4. An electric hot water heating boiler as defined in claim 3, wherein said second baille comprises an integrally formed extension of said upper internal surface of the horizontal portion which terminates in `an upwardly, angularly extending end spaced from said downwardly extending projection.

5. An electric hot water heating boiler having a cast water vessel of generally L-shaped construction, including an elongated horizontal portion and a raised portion having iirst and second ends, a water inlet at the bottom of said horizontal portion adjacent said first end, an outlet at the top of said raised portion, an internal baille integrally formed with said vessel, extending longitudinally within said horizontal portion and defining upper and lower chambers therein, means defining a passagew-ay between said chambers adjacent said second end, said baille sloping upwardly toward said passageway for stripping and directing air from water -flowing through the lower chamber to said passageway, the upper internal surface of said horizontal portion sloping upwardly from said passageway toward said raised portion for stripping and directing `air from water owing to said upper chamber toward said raised portion, a plurality of immersion heating elements mounted in said horizontal portion, said heating elements being disposed on opposite sides of said baffle within said upper and lower chambers, means defining an air vent at the top of said raised portion, air separation means in said raised portion for diverting water through said outlet and separated air through said air vent, and control means for sequentially energizing selected ones of said heating elements for producing a predetermined heating output.

6. A water vessel for an electric hot water heating boiler having a unitary cast, generally L-shaped outline including an elongated horizontal portion having rst and second ends and a raised portion, a water inlet at the bottom of said horizontal portion intermediate said ends, an outlet at the top of said raised portion, an internal baille integrally formed with said vessel extending longitudinally within said horizontal portion and dening upper and lower chambers therein, means defining a passageway between said chambers adjacent said second end, said bale sloping upwardly toward said passageway for stripping `and directing air from water flowing through said lower chamber to said passageway, rthe upper internal surface of said horizontal'portion sloping upwardly from said passageway toward said raised portion for stripping and directing air from water owing through said upper chamber toward said raised porti-on, a plurality of immersion heating elements mounted in said horizontal portion and disposed on opposite sides of said baille and within said upper and lower chambers, said baffle and sloping upper internal surface providing a pathway for convection currents to direct the ow of water through the vessel successively past said heating elements from said inlet to said outlet and means associated with said raised portion for releasing air extracted from water flowing through said vessel.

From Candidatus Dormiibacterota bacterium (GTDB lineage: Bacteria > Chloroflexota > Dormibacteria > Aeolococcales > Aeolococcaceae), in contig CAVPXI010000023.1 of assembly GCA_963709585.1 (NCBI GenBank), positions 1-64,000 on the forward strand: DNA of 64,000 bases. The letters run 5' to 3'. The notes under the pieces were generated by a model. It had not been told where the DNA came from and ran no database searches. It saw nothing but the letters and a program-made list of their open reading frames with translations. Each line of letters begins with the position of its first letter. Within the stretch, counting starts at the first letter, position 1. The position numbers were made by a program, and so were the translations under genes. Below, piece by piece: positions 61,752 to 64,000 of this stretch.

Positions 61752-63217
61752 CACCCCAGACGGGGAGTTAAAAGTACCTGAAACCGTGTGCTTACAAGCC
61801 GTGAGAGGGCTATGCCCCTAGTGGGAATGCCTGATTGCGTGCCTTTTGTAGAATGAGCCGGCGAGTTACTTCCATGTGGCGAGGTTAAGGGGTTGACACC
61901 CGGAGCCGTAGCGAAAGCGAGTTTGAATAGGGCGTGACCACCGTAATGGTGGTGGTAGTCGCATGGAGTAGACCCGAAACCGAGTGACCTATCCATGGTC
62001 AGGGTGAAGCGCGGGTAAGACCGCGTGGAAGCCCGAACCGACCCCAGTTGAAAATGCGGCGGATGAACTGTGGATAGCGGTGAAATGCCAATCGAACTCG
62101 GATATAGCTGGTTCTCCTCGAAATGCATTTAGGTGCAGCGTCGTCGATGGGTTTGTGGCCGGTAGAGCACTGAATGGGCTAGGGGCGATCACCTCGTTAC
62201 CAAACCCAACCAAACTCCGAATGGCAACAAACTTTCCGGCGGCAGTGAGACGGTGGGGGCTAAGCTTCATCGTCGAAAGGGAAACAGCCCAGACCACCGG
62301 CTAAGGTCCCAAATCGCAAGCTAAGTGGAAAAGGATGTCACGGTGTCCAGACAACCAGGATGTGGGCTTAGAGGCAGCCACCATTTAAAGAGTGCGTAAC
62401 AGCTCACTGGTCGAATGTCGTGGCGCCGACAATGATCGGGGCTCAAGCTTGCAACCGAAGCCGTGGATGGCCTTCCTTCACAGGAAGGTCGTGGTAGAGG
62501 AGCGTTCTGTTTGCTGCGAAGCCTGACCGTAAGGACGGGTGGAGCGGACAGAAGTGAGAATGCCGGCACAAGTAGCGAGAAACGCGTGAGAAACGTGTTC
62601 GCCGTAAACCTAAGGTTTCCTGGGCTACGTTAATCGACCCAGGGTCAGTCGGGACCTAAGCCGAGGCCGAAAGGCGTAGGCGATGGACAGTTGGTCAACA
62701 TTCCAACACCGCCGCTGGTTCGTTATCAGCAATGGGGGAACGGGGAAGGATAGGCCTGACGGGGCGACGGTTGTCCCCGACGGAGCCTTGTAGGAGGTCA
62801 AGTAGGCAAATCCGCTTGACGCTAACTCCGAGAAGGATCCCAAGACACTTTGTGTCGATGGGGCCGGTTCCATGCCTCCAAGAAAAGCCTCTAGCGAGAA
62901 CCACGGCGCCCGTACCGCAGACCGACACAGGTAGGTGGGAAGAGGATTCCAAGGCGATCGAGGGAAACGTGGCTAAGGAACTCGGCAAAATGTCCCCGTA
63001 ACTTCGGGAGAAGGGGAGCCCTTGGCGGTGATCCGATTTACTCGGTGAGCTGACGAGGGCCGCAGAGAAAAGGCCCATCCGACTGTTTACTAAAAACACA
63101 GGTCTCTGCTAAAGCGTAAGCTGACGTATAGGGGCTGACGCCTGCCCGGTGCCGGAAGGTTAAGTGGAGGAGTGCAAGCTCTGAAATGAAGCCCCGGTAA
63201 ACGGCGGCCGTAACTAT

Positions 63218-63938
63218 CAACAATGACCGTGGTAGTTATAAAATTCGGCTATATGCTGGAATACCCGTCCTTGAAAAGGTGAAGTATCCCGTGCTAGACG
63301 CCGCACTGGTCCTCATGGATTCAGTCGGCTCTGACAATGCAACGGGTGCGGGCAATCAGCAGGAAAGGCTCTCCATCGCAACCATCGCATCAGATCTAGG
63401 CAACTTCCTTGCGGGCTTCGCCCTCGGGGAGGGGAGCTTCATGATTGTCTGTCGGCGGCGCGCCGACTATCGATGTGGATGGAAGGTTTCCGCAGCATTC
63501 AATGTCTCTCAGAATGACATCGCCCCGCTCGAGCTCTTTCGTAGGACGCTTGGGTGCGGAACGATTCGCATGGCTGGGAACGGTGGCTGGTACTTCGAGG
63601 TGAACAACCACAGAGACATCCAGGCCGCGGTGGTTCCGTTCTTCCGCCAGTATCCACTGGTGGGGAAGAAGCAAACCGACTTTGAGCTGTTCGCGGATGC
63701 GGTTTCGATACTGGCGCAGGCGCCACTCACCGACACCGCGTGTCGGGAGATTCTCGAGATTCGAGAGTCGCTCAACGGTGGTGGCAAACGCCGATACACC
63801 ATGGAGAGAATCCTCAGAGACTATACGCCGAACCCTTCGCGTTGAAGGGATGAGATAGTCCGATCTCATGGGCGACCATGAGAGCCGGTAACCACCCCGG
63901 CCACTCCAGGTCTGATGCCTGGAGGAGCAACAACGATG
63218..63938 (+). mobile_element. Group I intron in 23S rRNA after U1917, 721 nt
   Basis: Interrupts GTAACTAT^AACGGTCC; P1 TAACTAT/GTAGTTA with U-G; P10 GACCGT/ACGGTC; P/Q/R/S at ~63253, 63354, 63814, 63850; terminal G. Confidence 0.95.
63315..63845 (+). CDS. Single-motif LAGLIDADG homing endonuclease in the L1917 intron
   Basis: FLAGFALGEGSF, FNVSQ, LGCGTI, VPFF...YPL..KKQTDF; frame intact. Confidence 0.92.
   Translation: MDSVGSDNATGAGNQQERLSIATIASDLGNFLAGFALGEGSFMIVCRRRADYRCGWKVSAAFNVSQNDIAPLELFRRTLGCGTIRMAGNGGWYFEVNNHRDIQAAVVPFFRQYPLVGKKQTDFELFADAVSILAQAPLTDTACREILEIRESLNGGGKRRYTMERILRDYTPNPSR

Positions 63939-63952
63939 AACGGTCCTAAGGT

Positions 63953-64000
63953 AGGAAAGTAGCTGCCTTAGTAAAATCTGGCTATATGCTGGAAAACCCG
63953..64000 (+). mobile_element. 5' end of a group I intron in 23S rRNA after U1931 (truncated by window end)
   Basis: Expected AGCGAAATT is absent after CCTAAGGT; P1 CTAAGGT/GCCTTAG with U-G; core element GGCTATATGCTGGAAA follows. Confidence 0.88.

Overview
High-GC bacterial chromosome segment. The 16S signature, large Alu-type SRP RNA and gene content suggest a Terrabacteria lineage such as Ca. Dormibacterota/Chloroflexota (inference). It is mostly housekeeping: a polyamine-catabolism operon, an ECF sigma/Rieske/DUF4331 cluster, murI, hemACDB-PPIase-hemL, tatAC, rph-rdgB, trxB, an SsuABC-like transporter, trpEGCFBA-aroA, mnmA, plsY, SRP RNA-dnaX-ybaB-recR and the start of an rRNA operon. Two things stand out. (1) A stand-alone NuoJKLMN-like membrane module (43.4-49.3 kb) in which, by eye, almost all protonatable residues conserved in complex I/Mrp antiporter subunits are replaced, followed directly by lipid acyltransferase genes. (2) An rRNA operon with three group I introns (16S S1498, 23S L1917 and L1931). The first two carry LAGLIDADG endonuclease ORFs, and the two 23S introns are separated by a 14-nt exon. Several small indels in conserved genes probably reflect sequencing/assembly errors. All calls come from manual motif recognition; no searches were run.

References Cited UNITED STATES PATENTS 1,731,058 10/1929 Pierson 219-318 X 1,973,577 9/1934 Murphy 165-111 X 2,184,308 12/1939 Leach r 165--160 X 2,553,212 5/1951 Rouis et al. 219-321 2,710,908 6/1955 Doniak 219-298 X 2,958,755 11/1960 Miller 219-486 ANTHONY BARTIS, Primary Examiner.

Patent Citations
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Referenced by
Citing PatentFiling datePublication dateApplicantTitle
US3638619 *Jun 17, 1970Feb 1, 1972IttThermostatically controlled liquid-heating tank
US3868494 *Dec 4, 1973Feb 25, 1975Armand PepinElectric space heating system
US4024378 *May 1, 1975May 17, 1977Robertshaw Controls CompanyElectric heating system circuit for sequentially energizing a plurality of heating elements
US4095087 *Dec 1, 1975Jun 13, 1978Gabriel GiraudMiniature system for central heating and water heating
US4395618 *Mar 3, 1980Jul 26, 1983Emerson Electric Co.Electric circulation heater for heating fluids such as oil
US4414464 *Jun 24, 1981Nov 8, 1983Louis CloutierElectrical water heating device with improved internal circulation
US4459465 *Sep 9, 1982Jul 10, 1984Demand Hot Water Inc.Thermostatically controlled electric instantaneous fluid heater
US4692592 *Sep 9, 1985Sep 8, 1987Kale Hemant DCompartmentalized electric liquid heater
US5479558 *Aug 30, 1993Dec 26, 1995White, Jr.; James A.Flow-through tankless water heater with flow switch and heater control system
US7570877 *Feb 16, 2007Aug 4, 2009Chao-Lin HuangElectric water heater that keeps the hot water at a preset temperature constantly
US8282017 *Nov 2, 2007Oct 9, 2012Tube Fabrication Design, Inc.Multiple cell heat transfer system
US20090114732 *Nov 2, 2007May 7, 2009Tube Fabrication Design, Inc.Multiple cell liquid heat pump system and method
US20120223065 *Mar 4, 2011Sep 6, 2012Ray KingElectro-thermal heating system
US20130223825 *Feb 27, 2013Aug 29, 2013Halla Climate Control Corp.Cooling-water heating type heater
Classifications
U.S. Classification392/492, 165/160, 165/111, 219/486, 392/494, 392/377, 122/32
International ClassificationF24H1/22
Cooperative ClassificationF24H1/225
European ClassificationF24H1/22D